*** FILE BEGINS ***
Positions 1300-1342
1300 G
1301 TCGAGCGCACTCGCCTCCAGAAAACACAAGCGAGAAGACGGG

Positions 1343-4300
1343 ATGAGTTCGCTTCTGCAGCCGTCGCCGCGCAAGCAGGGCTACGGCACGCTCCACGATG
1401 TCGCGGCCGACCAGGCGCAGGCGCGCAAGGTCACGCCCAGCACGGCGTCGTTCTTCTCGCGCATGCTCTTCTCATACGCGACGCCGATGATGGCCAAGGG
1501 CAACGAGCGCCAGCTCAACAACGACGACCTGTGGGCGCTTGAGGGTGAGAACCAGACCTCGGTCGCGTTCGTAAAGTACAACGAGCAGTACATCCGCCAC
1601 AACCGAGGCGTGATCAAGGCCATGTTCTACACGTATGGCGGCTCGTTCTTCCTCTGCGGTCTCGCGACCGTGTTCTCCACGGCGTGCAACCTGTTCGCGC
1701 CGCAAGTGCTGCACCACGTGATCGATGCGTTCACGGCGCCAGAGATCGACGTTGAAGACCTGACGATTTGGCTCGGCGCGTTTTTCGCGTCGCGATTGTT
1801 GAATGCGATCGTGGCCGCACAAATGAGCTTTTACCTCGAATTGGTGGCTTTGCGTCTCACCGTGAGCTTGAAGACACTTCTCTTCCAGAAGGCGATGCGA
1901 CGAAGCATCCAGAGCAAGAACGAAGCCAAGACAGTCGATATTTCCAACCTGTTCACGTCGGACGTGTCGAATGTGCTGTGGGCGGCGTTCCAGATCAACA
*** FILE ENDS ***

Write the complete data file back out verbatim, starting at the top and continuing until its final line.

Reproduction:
Positions 1300-1342
1300 G
1301 TCGAGCGCACTCGCCTCCAGAAAACACAAGCGAGAAGACGGG

Positions 1343-4300
1343 ATGAGTTCGCTTCTGCAGCCGTCGCCGCGCAAGCAGGGCTACGGCACGCTCCACGATG
1401 TCGCGGCCGACCAGGCGCAGGCGCGCAAGGTCACGCCCAGCACGGCGTCGTTCTTCTCGCGCATGCTCTTCTCATACGCGACGCCGATGATGGCCAAGGG
1501 CAACGAGCGCCAGCTCAACAACGACGACCTGTGGGCGCTTGAGGGTGAGAACCAGACCTCGGTCGCGTTCGTAAAGTACAACGAGCAGTACATCCGCCAC
1601 AACCGAGGCGTGATCAAGGCCATGTTCTACACGTATGGCGGCTCGTTCTTCCTCTGCGGTCTCGCGACCGTGTTCTCCACGGCGTGCAACCTGTTCGCGC
1701 CGCAAGTGCTGCACCACGTGATCGATGCGTTCACGGCGCCAGAGATCGACGTTGAAGACCTGACGATTTGGCTCGGCGCGTTTTTCGCGTCGCGATTGTT
1801 GAATGCGATCGTGGCCGCACAAATGAGCTTTTACCTCGAATTGGTGGCTTTGCGTCTCACCGTGAGCTTGAAGACACTTCTCTTCCAGAAGGCGATGCGA
1901 CGAAGCATCCAGAGCAAGAACGAAGCCAAGACAGTCGATATTTCCAACCTGTTCACGTCGGACGTGTCGAATGTGCTGTGGGCGGCGTTCCAGATCAACA